Though I firmly believe "Cheeseburger in Paradise" to be the single biggest piece-of-crap pop song of all time — worse, even, than Bob Seger's execrable "Katmandu" — this won't be a rant about Jimmy Buffett's musical abilities. Or lack thereof. Because that would miss the point.
The point is, it's meaningless to debate Buffett's merits as a musician. We might as well discuss L. Ron Hubbard's legacy as a science fiction writer, or pile on John Wayne Gacy for his shitty animal balloons. No matter how valid our arguments, they would miss the larger truth, the real story.
The real story is that Buffett has sunk his silly little three-chord hooks into America's collective conscience and won't let go. The 62-year-old tropical-rock pioneer is no longer a mere musician; he's a lifestyle guru, a canny opportunist who's branded and co-opted the "island escape" fantasy so many times over and in so many different mediums that he's effectively inserted himself into the fantasy itself. And that's fucking criminal, amigo.
Think about it: When was the last time you took a trip to Mexico and didn't hear "Margaritaville" blare at some beachside bar? Or a friend didn't download Havana Daydreamin' on iPod and unwittingly use it to befoul your docking station? Because, hey, we're on vacation, and what could be more apropos than Buffett?
I was forced to confront this unfortunate line of thinking several years ago, during a sailing trip in the Caribbean. It was a great time, but the captain insisted on playing Buffett during dinner, and it was galling — much like being forced to dine at Olive Garden while vacationing in Rome. Why listen to some mediocre folk singer warble on about warm trade winds, stiff drinks, and all-night conga lines when the genuine article is right here?
That's the strange, enduring appeal of Buffett — a guy who more or less mints money from his music, restaurant, and publishing endeavors while simultaneously maintaining his image as a laid-back, reefer-smoking island burnout. Indeed, the one-time Billboard magazine correspondent still mobilizes his core "Parrothead" audience like nobody's business, selling out concerts to the tune of $40 million in annual revenue.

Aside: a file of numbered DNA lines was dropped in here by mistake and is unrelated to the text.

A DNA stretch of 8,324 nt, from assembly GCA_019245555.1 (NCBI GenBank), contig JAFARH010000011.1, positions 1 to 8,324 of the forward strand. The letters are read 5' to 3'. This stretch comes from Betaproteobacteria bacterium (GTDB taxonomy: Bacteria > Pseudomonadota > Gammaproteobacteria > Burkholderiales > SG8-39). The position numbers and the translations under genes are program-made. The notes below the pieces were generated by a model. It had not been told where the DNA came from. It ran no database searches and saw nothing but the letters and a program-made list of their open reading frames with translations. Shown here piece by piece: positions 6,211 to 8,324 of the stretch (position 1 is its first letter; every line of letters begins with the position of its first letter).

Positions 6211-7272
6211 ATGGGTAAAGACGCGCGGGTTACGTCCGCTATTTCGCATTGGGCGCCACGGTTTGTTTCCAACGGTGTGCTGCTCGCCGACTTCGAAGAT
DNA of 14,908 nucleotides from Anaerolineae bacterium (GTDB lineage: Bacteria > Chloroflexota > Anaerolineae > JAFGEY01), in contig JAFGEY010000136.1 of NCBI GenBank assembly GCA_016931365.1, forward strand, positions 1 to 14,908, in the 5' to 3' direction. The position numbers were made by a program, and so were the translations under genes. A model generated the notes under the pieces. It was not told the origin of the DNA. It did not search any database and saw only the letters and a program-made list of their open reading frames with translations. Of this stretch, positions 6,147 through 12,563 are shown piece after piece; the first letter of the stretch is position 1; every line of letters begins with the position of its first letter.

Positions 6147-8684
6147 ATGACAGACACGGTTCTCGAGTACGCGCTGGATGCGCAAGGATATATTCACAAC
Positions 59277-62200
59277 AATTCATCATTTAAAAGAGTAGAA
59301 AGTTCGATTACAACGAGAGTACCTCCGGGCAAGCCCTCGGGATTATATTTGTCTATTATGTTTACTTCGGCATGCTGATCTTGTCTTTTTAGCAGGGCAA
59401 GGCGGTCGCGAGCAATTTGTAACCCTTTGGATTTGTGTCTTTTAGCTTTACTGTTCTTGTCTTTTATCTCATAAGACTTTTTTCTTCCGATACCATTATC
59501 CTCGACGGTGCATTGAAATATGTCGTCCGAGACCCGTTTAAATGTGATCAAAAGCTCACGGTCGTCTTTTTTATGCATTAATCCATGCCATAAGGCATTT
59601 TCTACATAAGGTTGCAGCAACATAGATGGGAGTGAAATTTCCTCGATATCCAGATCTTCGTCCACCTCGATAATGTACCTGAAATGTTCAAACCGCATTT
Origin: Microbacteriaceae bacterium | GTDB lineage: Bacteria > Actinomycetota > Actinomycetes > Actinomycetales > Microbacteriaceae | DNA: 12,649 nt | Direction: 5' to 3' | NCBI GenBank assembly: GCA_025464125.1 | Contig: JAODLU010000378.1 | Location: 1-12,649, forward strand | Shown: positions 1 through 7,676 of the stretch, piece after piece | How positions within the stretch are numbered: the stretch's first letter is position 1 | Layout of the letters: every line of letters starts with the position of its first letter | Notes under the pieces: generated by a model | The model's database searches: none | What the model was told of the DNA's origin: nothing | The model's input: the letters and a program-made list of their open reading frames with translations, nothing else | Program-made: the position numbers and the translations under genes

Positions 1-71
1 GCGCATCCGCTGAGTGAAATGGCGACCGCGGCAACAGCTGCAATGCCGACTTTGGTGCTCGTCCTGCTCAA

He either has the most forgiving or undiscriminating fans in music. Imagine, as a basis of comparison, that Radiohead frontman Thom Yorke decided to open a chain of OK Computer Frozen Yogurt Cafes. And then publish a series of post-modern mystery novels starring a domesticated version of himself. Afterward, would anyone give two shits about Thom Yorke? Clearly not.
And yet Buffett can open Jimmy Buffett's Margaritaville restaurants in Mexico itself and remain a viable pop culture force. That's how spectacularly this man sells out, and still people buy the illusion. Maybe it makes perfect sense: Many of Buffett's biggest hits are less about the delights of paradise than the delight of polluting it — say, with cheeseburgers or a raging, brokenhearted bender.
As such, I have a new, post-modern Caribbean fantasy of my own. It involves Buffett flying down to St. Barts in his two-engine Grumman Hu-16 Albatross and finding just a moment of peace, a brief window of respite, from the myriad pressures of his $100 million-a-year empire. Maybe he's sipping a beer on the beach. Maybe he's enjoying a ray of sunshine on his favorite cot. And then this beautiful, unguarded moment is lost when he hears some yahoo in a rental car blast "Cheeseburger in Paradise" on the stereo.
And it's his own damn fault.